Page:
Washington (CNN) - The Department of Homeland Security has more contractors working for it than full-time employees, a situation two members of Congress said Tuesday was "unacceptable, untenable and unsustainable."
Sen. Joseph Lieberman, the chairman of the Senate Homeland Security and Governmental Affairs Committee, and ranking Republican Susan Collins said they were "astounded" to learn there are more than 200,000 contractor employees at the department.
The civilian work force of Homeland Security numbers 188,000, according to an estimate provided to the senators by Homeland Security.
In a letter sent Tuesday to the agency's Secretary Janet Napolitano, Lieberman and Collins said the figure "raises the question of whether DHS itself is in charge of its programs and policies, or whether it inappropriately has ceded core decisions to contractors."
WASHINGTON (CNN) – South Carolina Gov. Mark Sanford's federal security clearance was wrongly suspended by a Department of Homeland Security employee in the days following the governor's admission of an extramarital affair, department officials confirmed Friday.
Sanford's security privileges were suspended on Wednesday, July 1, according to DHS Assistant Secretary for Public Affairs Sean Smith. Smith would not identify the employee who suspended Sanford's security clearance, or say why the action was taken.
But the suspension came just one week after the governor emerged from a mysterious absence and revealed his relationship with an Argentine woman.
The employee sent a letter to Sanford notifying him of the suspension, but Sanford likely did not receive the letter until Monday, July 6, the end of the long holiday weekend, Smith said. On that same day, Sanford met in Charleston with Homeland Security Secretary Janet Napolitano at a pre-scheduled meeting focused on port security.
The following day - July 7 - senior DHS officials learned that Sanford's status had been suspended and immediately moved to restore it, the DHS said.
DHS spokeswoman Sara Kuban said the employee who suspended Sanford's security clearance "acted on their own volition."
WASHINGTON (CNN) - The man tapped to head the Federal Emergency Management Agency says the agency will remain under the Department of Homeland Security. But it was not immediately clear if nominee Craig Fugate was representing only his personal opinion or administration policy.
"That debate, as far as I'm concerned, is over," Fugate said in response to a question at his Senate confirmation hearing Wednesday. He said FEMA will stay inside the department.
Some critics say FEMA's poor performance during Hurricane Katrina in 2005 was exacerbated by its inclusion inside DHS. Those critics want FEMA to be a stand-alone agency reportable directly to the president.
But others say FEMA's mission - to provide assistance in both man-made and natural disasters - mirrors the mission of DHS, and say it belongs in the department.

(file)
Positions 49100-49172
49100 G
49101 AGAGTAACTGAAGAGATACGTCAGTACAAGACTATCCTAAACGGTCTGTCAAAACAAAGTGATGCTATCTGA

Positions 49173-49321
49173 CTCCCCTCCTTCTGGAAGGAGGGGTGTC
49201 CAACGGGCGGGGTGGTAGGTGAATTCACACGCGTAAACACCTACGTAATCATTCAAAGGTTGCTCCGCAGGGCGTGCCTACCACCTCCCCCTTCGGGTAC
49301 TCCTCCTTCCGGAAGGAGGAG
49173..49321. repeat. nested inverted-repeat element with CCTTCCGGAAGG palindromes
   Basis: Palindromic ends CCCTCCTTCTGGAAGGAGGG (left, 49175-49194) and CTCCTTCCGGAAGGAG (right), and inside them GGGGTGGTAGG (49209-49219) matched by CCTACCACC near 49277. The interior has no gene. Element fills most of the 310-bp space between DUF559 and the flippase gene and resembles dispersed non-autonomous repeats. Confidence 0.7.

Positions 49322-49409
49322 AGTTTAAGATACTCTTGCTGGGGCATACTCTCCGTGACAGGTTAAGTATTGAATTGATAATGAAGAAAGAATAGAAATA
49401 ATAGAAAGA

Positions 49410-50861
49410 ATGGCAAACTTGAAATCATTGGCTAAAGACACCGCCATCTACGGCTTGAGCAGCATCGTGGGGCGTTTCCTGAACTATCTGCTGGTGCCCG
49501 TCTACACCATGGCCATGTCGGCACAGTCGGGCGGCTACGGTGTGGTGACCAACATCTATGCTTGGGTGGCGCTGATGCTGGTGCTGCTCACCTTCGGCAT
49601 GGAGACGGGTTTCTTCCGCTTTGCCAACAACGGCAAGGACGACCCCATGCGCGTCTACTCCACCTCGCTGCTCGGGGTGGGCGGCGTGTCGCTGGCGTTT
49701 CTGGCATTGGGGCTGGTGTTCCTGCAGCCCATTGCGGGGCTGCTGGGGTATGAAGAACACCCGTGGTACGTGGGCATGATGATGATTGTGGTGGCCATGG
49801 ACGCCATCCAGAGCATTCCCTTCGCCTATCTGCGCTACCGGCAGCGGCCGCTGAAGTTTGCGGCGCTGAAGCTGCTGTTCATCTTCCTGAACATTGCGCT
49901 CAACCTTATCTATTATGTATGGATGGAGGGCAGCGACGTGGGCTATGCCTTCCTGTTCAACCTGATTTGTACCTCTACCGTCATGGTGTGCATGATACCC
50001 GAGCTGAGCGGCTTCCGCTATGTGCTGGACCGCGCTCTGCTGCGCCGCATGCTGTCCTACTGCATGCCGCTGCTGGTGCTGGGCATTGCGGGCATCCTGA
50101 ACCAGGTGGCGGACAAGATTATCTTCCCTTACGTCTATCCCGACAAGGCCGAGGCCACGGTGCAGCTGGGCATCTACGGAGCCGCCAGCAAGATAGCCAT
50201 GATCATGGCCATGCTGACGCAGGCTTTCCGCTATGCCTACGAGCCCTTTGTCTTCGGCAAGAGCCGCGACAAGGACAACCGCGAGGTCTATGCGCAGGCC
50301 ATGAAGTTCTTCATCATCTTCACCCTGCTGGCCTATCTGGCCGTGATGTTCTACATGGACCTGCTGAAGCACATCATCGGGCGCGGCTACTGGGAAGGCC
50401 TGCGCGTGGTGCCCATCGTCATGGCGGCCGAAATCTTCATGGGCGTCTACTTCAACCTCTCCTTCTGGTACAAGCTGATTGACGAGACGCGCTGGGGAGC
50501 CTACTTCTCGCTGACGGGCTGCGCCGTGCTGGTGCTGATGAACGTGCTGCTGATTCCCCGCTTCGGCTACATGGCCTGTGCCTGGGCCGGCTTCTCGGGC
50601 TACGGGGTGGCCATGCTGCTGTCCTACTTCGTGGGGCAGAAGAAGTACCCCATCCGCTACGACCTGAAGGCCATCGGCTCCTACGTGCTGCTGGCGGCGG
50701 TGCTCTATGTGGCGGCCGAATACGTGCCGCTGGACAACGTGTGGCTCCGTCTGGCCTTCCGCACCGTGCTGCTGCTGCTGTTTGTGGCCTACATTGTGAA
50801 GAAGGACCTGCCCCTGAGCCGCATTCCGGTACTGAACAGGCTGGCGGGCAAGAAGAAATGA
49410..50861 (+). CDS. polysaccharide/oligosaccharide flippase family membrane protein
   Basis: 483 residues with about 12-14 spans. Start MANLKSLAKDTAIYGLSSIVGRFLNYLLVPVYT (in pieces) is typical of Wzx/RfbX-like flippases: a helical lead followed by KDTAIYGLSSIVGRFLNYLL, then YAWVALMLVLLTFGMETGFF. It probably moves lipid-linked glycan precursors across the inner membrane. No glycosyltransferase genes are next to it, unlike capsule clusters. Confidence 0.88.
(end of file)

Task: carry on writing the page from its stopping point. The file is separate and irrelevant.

In recent months, Homeland Security Secretary Janet Napolitano has declined to give her own opinions, saying she had not yet discussed the matter with President Barack Obama. She said it is more important to plan on a response to the next disaster than to plan where FEMA fit on organizational charts.
Asked for clarification Wednesday, DHS spokeswoman Sara Kuban issued a similar statement: "Secretary Napolitano applauds Mr. Fugate's focus on FEMA's disaster-response mission, rather than on the very Washington question of where the agency's box is on the organizational chart."
(CNN) – Right-wing extremist groups may be using the recession and the election of the nation's first African-American president to recruit members, a Department of Homeland Security report contends.
The Department of Homeland Security says membership in extremists groups like this may be increasing.
Though the nine-page report said it has "no specific information that domestic right-wing terrorists are currently planning acts of violence," it said real-estate foreclosures, unemployment and tight credit "could create a fertile recruiting environment for right-wing extremists and even result in confrontations between such groups and government authorities similar to those in the past."
The report, prepared in coordination with the FBI and published April 7, was distributed to federal, state and local law enforcement officials under the title "Right-wing Extremism: Current Economic and Political Climate Fueling Resurgence in Radicalization and Recruitment."
It compares the current climate the 1990s, "when right-wing extremism experienced a resurgence fueled largely by an economic recession, criticism about the outsourcing of jobs, and the perceived threat to U.S. power and sovereignty by other foreign powers."
It cites proposed restrictions on weapons as likely to increase membership in extremist groups and expresses concern the groups might try to recruit veterans.